Effective Use of Resources
As water shortages become an increasingly serious social problem, Daikin, which develops business globally, strives to protect water resources through the enhanced management of water used at our manufacturing bases throughout the world.
We strive to reduce the amount of water consumed, which we define as the difference between water intake and wastewater, by reducing water intake by improving manufacturing processes and purifying and recycling used water once used, as well as purifying used water and returning it to water resources. In terms of purification, we operate under voluntary standards that are stricter than what is required by law.
Daikin recognizes that water shortages carry the risk of affecting factory operations. We utilize tools to evaluate water stress conditions (indicated by the degree of tightness between water supply and demand) in the areas where our factories operate throughout the world to identify manufacturing bases operating in highly water-stressed regions. Further, we view the reduction of water used as an opportunity to reduce production costs, and by taking measures to reduce water risks, we are working to avoid water risks and reduce production costs. Chemicals business manufacturing bases that require the use of large amounts of water are located in large river basins such as the Yangtze River in China and the Tennessee River in the United States, where water resources are easily secured.
Also, in consideration of the impact of water shortages on the provision of materials from suppliers, we evaluate water stress conditions at major suppliers and establish items related to water resources within our Green Procurement Guidelines that all suppliers are requested to follow to promote water resource conservation throughout the supply chain.
At Daikin, we strive to reduce water intake by ascertaining the volume of water intake at manufacturing bases and reusing wastewater to the full extent possible. We established the goal of reducing water consumption per unit of production by 5% in fiscal 2020 compared to a baseline comprising the average water intake between fiscal 2013–2015. In fiscal 2017, we reduced total water intake per unit of production throughout the Group by 8% compared to baseline through the use of wastewater recycling equipment, rainwater utilization and improved cleaning processes.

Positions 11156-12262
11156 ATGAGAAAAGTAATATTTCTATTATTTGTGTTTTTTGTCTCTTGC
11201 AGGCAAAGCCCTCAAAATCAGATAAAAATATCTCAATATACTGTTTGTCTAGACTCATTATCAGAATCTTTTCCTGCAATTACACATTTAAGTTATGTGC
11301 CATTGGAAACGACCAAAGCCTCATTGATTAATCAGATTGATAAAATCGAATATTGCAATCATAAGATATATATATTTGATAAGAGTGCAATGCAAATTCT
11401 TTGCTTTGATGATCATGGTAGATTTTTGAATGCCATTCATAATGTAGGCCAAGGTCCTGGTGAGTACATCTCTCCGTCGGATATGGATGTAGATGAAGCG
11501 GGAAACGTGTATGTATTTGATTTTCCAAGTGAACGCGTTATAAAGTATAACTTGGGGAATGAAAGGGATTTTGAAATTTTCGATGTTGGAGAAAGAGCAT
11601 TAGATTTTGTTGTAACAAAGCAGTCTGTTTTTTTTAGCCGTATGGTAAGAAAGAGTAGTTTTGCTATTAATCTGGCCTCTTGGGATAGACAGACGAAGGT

In addition, we established and strictly managed voluntary standards for wastewater quality that are stricter than what is required by law.
Water risk has become a pressing issue in recent years. Since fiscal 2014, Daikin has utilized the World Resources Institute (WRI) water risk map (Aqueduct) and the World Business Council for Sustainable Development (WBCSD) Global Water Tool to conduct surveys in water-stressed regions, confirming that operations are taking place in two water-stressed regions: India and China. We have implemented countermeasures including the addition of rainwater pits and formulated a business continuity plan (BCP) assuming scenarios in which operations are hindered due to water shortages.
We reduced water intake volumes by reusing water used for cleaning processes after purifying it with reverse osmosis membranes and activated carbon.
For example, at Daikin Compressor Industries, Ltd. in Thailand, these efforts have resulted in an approximately 80 million m3 (10% overall) reduction in the amount of water used. And at Daikin Europe N.V., changing cleaning solutions to simplify the cleaning process reduced water usage, leading to water resource conservation and lower production costs.
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